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Considering that, in previous months, Windows 8.x even lost market share to Windows 7, this is an interesting development. It is true that the gain of Windows 8.1 is at the expense of Windows XP market share losses. However, since Windows 7 only grew moderately, it is fair to say that the majority of Windows customers now understand that Windows 8.1 is currently the best Windows version on the market.
Many news sites claim that Windows 8.1 growth was caused by users who moved from Windows XP to Windows 8.1. In my view, this interpretation can’t be justified by the data. You would get the same market shares if all those new Windows 8.1 machines were former Windows 7 computers if you assume that the corresponding number of Windows XP machines have been updated to Windows 7. Of course, Windows 7 still the most dominating desktop operating system.
Market shares of Windows versions according to Net Applications
Nevertheless, what counts is that the Windows 8.x market share is now growing rapidly. This shows me that customers are getting used to the new UI. Man is a creature of habit. If you want to replace one habit with another, no matter how superior the new habit is, you need patience and persistence.
In the past, these were fundamental traits of the Redmond software giant. I have no statistical data, but I am pretty sure that a scientific analysis of Microsoft’s product introductions would reveal that the first version almost always fails. Windows Vista and Windows 8 are only the most prominent examples. Microsoft’s strength has been to not let itself be intimidated by those failures and, instead, persistently improve the product until customers finally accept it.
Whereas many believe that improvements are the main reason for the eventual success of a previous failure, in my view, in most cases it just took some time until customers got used to the new concepts. Windows Vista is the best example. Windows 7 essentially is Windows Vista a few years later. The changes that Microsoft introduced in Windows 7 are almost negligible. I think Joe Belfiore (corporate Vice President, Operating Systems Group at Microsoft) is right when he says that the main problem about Windows 8 was that the ecosystem just needs some time to adapt to a new OS.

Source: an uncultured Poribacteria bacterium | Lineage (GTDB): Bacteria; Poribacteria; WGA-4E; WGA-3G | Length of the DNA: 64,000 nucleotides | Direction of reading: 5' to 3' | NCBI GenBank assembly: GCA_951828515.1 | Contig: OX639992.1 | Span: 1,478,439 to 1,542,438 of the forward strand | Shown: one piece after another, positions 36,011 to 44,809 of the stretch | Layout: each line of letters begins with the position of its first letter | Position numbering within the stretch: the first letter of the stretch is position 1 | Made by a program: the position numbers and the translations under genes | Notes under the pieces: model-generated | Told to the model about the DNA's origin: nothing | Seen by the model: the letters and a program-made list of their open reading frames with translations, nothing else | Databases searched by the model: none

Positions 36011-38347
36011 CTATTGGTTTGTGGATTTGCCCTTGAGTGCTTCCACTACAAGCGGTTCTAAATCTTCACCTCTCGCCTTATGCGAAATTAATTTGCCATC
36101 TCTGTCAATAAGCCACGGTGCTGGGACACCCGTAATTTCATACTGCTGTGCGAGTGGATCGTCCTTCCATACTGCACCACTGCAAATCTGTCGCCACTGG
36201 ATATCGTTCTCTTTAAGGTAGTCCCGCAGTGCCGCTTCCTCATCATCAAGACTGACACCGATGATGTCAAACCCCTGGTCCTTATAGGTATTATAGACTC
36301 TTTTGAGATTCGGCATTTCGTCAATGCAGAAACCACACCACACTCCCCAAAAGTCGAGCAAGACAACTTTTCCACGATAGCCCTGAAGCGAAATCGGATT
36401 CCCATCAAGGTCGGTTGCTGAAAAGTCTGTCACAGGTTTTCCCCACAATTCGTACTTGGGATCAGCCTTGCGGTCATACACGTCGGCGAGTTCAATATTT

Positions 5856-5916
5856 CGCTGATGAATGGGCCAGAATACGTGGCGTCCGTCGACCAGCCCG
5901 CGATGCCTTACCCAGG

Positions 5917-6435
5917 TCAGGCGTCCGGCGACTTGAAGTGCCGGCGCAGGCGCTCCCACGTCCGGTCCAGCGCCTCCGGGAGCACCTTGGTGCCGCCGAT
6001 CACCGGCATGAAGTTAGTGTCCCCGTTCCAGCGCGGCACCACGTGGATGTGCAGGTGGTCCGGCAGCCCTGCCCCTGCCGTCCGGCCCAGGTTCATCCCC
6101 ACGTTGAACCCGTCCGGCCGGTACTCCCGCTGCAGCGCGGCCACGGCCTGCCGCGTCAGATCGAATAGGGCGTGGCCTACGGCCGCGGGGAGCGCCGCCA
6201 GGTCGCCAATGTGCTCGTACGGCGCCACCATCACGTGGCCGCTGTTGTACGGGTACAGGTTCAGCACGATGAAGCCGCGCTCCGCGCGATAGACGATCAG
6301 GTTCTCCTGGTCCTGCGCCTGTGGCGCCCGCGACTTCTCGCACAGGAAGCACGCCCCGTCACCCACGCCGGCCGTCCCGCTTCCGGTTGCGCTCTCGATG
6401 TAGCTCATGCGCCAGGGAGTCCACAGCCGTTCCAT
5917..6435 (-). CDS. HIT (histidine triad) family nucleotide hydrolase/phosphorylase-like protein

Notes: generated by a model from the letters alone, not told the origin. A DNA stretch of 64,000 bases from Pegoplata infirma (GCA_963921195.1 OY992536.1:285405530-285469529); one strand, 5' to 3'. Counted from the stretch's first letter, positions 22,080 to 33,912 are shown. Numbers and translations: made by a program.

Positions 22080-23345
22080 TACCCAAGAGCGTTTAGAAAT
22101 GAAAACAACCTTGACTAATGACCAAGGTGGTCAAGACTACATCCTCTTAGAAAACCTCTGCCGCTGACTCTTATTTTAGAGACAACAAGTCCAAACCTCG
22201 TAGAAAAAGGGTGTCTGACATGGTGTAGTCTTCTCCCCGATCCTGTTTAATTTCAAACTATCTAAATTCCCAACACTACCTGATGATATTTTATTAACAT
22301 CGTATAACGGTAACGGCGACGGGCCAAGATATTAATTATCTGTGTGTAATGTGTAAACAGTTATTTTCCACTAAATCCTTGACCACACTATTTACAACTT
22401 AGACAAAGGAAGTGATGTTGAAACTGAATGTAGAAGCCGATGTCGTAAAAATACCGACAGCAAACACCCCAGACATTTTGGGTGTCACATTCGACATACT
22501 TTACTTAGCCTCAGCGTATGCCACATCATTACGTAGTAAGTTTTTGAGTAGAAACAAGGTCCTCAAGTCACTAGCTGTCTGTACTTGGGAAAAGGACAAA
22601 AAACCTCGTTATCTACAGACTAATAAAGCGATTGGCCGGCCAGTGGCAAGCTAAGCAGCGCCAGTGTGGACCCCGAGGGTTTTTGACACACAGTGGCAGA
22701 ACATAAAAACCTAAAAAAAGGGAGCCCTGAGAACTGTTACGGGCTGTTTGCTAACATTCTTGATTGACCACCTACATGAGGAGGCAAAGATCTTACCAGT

Another trend I find interesting is that the growth in tablet shipments is slowing down. A growth of 11.5 percent is still a lot. However, considering the fact that tablet sales will represent less than 10 percent of all devices in 2014 and PC shipments grow as well, it is safe to say that all this babbling about the post-PC age was hopelessly exaggerated. Obviously, many tablet users found out, in the meantime, that a tablet can’t replace a PC.
In way, we can now say that a post-iPad page has been rung in. It is not just that the iPad and the iPhone are constantly losing market share to Android which has now arrived at 12.3%. (My guess is that the iOS market share will drop below 10 percent during the holiday season.) What I find interesting is that, according to a new study by J.D. Power, Apple lost the first rank in tablet customer satisfaction to Amazon. The value of the Apple brand still depends very much on the innovations of the Jobs era.
The Jobs successor, Tim Cook, is doing exactly what Jobs had been criticizing about the PC industry. New devices are just faster and bigger. Even worse is that Apple has now started copying Samsung by releasing an iPhone that looks a lot like the Note 3. That Tim Cook is proud to be gay is very "interesting." However, for Apple, it would be much better if its CEO could be proud to drive innovation in the computer industry.
What does this all mean for Windows? There is no such thing as a post-PC age, and Microsoft can stop worrying that Windows will become obsolete. The strong growth of Windows 8.1 underpins this. As long as Google sticks to Chrome OS and doesn’t aggressively push Android on the PC, Windows is not in danger.
However, if Microsoft wants to reach a market share in the tablet market that is worth mentioning, the company should not let itself be intimidated by complaints from users who refuse to give up old habits. If Microsoft keeps pushing the modern UI, customers will eventually get used to it. “Sow an act, and you reap a habit” (Samuel Smiles). Redmond just has to be patient enough and not trample over the tiny but rapidly growing Windows 8 plant with a Windows 10 that looks very much like the withered Windows 95.